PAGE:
Meet Ahmad Joudeh, borne a stateless refugee from Syria he came to the Netherlands after the incredible documentary Dance Or Die. Watch this astonishing in depth interview, where he shares how he was born in a refugee camp, was stateless for 30 years, but loved dance and escaped problems by immersing himself into his passion. It is an incredible story of daily bombings, narrow escapes, but amazing resilience, foresight and strength of character. The opposite of war, he says, is creation. The army will aim to stop the fighting to create piece, the ‘army’ of dancers and other artists will create, so there is something left worth fighting for! Governments look after your dancers!!
Ahmad Joudeh was born in 1990 in Yarmouk, a Palestinian Refugee Camp in Damascus, Syria. Since his father is a son of a Palestinian refugee, Ahmad Joudeh was born as a stateless refugee, although the mother is Syrian from Palmyra.
Ahmad Joudeh became fascinated about dancing when he saw a ballet performance for the first time in his life at the age of eight. Ever since, to become a dancer was his dream.
At 16, totally self-taught, Ahmad Joudeh auditioned for the main Syrian ballet company, Enana Dance Theater in Damascus, and was accepted. There he was trained in ballet, gymnastics and modern dance.
His mother supported his dream of becoming a dancer. His father disapproved. Because of this disagreement, his father left the family.
Ahmad Joudeh travelled extensively with the company in places including Qatar, Algeria, Tunisia, Jordan and Lebanon.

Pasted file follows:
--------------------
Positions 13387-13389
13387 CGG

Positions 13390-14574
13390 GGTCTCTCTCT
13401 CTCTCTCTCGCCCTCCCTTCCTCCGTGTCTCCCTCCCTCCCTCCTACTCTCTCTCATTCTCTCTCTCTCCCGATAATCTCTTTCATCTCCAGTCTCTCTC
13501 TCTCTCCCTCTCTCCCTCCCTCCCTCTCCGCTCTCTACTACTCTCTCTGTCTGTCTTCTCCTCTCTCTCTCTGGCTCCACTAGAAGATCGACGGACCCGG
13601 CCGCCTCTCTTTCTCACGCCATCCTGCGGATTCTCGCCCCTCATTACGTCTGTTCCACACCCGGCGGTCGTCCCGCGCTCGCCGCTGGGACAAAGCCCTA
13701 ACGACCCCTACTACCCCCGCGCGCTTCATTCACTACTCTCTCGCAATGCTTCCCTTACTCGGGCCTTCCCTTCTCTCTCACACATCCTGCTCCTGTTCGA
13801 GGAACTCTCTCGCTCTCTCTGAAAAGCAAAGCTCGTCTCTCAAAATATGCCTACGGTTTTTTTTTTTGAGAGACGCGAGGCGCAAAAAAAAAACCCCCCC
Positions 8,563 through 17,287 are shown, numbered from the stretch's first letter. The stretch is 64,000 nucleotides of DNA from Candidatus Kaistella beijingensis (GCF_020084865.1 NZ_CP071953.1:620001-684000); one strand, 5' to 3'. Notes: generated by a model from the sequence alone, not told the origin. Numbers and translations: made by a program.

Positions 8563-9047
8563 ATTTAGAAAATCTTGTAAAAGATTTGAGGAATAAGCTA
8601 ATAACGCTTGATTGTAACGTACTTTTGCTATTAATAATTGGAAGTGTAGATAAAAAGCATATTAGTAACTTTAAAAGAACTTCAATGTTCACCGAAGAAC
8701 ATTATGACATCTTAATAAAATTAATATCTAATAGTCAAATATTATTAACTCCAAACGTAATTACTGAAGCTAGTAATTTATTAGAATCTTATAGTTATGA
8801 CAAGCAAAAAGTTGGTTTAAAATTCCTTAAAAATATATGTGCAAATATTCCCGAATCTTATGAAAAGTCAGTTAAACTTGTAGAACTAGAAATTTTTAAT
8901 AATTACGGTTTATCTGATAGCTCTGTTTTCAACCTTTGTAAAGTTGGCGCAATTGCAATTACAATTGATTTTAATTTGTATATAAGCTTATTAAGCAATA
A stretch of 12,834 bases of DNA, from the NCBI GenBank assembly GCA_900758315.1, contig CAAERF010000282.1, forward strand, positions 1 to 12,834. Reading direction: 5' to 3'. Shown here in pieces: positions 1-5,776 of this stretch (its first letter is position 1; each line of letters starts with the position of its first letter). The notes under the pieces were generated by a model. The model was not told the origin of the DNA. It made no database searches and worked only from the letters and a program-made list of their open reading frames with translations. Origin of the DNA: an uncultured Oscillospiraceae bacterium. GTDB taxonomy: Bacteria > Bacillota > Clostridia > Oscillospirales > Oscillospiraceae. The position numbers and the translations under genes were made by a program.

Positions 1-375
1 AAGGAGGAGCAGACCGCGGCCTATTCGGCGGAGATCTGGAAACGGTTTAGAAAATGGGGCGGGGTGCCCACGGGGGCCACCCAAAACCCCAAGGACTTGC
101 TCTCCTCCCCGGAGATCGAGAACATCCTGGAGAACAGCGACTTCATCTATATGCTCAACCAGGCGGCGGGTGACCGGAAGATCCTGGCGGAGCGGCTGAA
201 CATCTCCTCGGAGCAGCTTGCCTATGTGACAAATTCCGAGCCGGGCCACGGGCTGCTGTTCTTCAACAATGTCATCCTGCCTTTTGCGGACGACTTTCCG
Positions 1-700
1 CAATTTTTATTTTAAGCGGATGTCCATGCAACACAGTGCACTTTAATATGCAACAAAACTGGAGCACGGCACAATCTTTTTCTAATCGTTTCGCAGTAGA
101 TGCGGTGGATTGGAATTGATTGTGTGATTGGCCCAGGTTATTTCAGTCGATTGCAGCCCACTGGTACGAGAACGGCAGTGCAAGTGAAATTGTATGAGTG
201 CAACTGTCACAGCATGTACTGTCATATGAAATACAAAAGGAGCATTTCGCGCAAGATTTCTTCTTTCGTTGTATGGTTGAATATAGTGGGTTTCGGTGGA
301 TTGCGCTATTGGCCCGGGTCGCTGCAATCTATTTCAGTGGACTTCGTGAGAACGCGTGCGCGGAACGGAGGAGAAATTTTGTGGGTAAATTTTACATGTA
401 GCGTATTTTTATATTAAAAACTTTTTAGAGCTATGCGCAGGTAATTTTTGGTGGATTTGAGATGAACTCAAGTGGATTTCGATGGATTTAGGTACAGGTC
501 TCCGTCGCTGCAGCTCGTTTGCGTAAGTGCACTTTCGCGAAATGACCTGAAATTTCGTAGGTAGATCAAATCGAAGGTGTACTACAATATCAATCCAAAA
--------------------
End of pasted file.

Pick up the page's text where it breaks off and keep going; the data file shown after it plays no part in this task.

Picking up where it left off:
The civil war in Syria, which broke out in 2011, has had devastating impacts on the life of Ahmad Joudeh and his family. Five of his relatives lost their lives. Ahmad Joudeh and his family lost everything, as their home was destroyed by a terror bomb.
Ahmad Joudeh encountered not only life-threatening situations, but also constant threats by extremists simply because of his dance activities. As declaration of his determination to keep on dancing, he had the words Dance or Die tattooed on the back of his neck, the spot where the blade would be applied in case of execution. For Ahmad Joudeh, to dance is to exist. To give up dancing was not an option.
Ahmad Joudeh was invited to participate in the Arab version of “So You Think You Can Dance” (SYTYCD), a TV dance competition, in Lebanon in 2014. He became a known dancer in Arabic world with the prominent performances. He was told, however, that he would not win the final because he is stateless.
Witnessing a child killed in a battle, Ahmad Joudeh decided to work for children orphaned in the war. He joined fundraising activities for SOS Children’s Village Syria and held dance lessons for the children of their villages.
Ahmad Joudeh graduated from Higher Institute of Dramatic Arts, Damascus, Syria, in July 2016.
He completed the study and training in dance and choreography.
Ahmad Joudeh became known to outside the Arab world through a reportage about his life in Syria under the civil war made by Roozbeh Kaboly, a Dutch journalist. The reportage was broadcast first on 6 August 2016 in the Dutch National TV news programme Nieuwsuur of NOS. It was shown in many countries afterwards, including UK and France.
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